The Disaster Squad
Serving in the Worst of Times
The Disaster Squad helps ID victims through fingerprints, palm prints, and even footprints.
When planes crash or natural disasters strike or terrorists attack, itâ€™s often incredibly difficult to identify the remains of the victims. It requires special forensic expertiseâ€”as well as the ability to endure tough conditions and gut-wrenching scenes.
But itâ€™s work that needs to be doneâ€”not only to help solve cases and address issues like insurance payments and settlement of estates, but just as importantly, to satisfy the very human need that families have to know the fate of their loved ones, to lay them to rest, and to gain some sense of closure.
Itâ€™s for all these reasons that we have a â€œDisaster Squadâ€â€”a team of highly-trained forensic examiners who are deployed worldwide at a momentâ€™s notice to identify victims of mass fatality incidents. In some cases, their efforts support FBI investigations, but many times these professionals are simply providing a humanitarian service when asked for identification help by colleagues around the world.
The squad came into being seven decades agoâ€”in the summer of 1940â€”when FBI agents and fingerprint experts were called to the site of a plane crash in a Virginia cornfield that killed all 25 on board, including two Bureau employees. When they arrived, our personnel found total chaosâ€”no one seemed to know what to do or how to identify the victims. So we offered our fingerprint expertise and positively identified eight bodiesâ€”one of which had initially been misidentified through visual inspection. The episode made the Bureau realize the need for the scientific determination of identity at scenes of disaster, so we established a team of experts known as the Disaster Squad.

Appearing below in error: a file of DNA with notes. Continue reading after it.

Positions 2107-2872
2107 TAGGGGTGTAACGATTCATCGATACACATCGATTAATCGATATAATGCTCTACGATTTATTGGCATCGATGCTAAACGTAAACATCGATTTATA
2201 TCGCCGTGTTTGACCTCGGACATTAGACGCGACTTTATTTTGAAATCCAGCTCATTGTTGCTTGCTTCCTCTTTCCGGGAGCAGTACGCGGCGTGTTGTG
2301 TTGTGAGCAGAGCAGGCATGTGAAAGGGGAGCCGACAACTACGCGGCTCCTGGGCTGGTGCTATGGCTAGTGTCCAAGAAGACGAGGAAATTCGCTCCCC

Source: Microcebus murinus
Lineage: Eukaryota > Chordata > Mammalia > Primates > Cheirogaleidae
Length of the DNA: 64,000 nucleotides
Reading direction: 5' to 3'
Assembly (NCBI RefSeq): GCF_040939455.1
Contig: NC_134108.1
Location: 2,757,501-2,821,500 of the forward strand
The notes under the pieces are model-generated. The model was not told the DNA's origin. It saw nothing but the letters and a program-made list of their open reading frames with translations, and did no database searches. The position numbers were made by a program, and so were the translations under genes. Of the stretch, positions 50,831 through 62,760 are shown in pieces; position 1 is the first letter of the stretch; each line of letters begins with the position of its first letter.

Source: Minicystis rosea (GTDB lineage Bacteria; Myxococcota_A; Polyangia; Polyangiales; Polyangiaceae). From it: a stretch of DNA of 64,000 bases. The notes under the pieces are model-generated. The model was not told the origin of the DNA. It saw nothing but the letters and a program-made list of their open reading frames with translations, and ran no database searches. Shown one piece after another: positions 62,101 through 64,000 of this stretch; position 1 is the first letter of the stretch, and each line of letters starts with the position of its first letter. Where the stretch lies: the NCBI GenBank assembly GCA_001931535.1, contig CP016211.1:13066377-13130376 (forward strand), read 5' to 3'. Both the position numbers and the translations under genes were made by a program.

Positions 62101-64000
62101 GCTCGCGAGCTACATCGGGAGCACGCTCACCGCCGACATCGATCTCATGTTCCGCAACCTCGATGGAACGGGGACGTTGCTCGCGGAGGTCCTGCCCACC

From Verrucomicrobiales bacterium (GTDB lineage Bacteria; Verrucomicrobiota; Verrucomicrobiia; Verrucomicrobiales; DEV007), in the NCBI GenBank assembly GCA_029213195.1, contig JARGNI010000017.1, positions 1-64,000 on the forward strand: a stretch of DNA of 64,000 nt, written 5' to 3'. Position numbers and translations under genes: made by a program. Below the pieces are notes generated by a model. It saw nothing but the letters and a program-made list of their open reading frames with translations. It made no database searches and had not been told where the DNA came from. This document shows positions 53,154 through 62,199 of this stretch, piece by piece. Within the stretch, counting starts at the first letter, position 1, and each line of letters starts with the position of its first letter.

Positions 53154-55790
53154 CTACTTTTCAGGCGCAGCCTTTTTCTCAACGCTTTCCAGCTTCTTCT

Todayâ€™s team is more capable than ever, using advanced scientific techniques and new technologies. The squad consists of latent print examiners from the FBI Laboratory who are experts in the field of friction ridge analysis.
Members of the Disaster Squadâ€”who are sent out on a rotating basis, with team size determined by the severity of the incidentâ€”help identity victims through fingerprints, palm prints, and sometimes even footprints.
Once prints have been recovered from the deceased, examinersâ€”working on siteâ€”can use mobile technology developed by the Bureau to search postmortem prints against the approximately 80 million antemortem prints housed in the Integrated Automated Fingerprint Identification System, maintained by our Criminal Justice Information Services Division in West Virginia.
If no identification is made, recovered prints can also be submitted to other federal, state, and local agencies for automated searches in additional fingerprint databases.